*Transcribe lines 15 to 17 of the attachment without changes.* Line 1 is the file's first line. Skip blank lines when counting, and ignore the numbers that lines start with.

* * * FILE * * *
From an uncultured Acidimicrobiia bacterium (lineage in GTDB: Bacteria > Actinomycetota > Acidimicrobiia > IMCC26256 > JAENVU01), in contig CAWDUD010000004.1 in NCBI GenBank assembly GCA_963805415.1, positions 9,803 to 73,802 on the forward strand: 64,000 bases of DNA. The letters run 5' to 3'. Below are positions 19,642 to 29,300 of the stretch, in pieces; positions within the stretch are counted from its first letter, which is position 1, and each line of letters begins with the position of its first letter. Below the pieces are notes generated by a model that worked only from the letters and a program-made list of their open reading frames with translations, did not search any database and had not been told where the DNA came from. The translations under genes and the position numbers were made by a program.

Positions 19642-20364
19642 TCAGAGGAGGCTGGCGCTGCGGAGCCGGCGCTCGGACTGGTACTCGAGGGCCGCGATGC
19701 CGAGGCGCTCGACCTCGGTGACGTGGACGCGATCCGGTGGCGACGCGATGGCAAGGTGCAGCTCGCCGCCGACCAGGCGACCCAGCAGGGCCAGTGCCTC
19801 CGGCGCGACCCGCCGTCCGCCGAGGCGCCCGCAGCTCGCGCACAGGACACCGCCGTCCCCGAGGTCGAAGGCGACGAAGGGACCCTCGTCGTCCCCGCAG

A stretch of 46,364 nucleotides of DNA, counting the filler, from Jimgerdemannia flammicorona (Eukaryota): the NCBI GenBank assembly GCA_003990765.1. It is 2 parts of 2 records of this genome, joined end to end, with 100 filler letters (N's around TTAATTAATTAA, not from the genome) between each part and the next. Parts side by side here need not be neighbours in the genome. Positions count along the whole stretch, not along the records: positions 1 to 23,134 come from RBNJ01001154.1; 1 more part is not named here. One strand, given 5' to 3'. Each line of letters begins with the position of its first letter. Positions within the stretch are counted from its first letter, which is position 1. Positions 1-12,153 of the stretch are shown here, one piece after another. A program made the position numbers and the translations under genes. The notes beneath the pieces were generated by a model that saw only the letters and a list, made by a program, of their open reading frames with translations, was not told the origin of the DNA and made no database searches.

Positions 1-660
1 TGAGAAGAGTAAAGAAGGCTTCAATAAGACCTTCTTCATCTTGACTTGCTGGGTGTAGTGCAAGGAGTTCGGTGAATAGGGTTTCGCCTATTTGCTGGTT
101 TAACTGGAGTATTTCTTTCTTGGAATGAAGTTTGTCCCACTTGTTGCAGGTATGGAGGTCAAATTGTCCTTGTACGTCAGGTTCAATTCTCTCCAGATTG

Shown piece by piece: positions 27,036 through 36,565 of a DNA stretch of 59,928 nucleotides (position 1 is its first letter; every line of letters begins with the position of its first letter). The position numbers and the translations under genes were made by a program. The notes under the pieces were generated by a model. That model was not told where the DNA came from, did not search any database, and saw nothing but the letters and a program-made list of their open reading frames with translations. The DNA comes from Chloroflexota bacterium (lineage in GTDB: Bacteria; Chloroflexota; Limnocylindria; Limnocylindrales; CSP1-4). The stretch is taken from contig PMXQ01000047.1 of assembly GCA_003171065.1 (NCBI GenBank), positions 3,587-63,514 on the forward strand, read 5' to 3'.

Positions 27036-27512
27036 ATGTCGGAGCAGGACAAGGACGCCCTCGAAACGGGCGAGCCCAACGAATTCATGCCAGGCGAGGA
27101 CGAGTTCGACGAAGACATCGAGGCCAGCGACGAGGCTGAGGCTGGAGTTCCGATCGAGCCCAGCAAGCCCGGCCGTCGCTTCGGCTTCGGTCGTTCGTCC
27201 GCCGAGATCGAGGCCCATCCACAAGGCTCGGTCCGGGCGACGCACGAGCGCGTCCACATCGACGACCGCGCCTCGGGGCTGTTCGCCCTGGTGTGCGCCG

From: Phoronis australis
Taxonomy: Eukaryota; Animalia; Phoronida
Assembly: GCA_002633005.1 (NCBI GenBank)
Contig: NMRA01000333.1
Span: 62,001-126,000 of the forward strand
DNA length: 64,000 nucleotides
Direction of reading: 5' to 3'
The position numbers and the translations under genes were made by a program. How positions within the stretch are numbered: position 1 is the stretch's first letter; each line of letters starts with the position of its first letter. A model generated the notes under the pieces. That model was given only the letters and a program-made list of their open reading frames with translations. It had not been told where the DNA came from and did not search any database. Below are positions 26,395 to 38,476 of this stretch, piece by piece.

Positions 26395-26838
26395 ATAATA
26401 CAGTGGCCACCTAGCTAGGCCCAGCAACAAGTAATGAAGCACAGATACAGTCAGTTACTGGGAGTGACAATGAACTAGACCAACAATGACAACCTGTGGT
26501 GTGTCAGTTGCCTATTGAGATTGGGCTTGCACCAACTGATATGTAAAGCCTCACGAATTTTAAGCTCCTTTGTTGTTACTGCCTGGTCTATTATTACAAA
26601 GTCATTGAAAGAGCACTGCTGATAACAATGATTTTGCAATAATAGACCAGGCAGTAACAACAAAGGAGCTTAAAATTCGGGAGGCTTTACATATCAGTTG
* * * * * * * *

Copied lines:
From: Phoronis australis
Taxonomy: Eukaryota; Animalia; Phoronida
Assembly: GCA_002633005.1 (NCBI GenBank)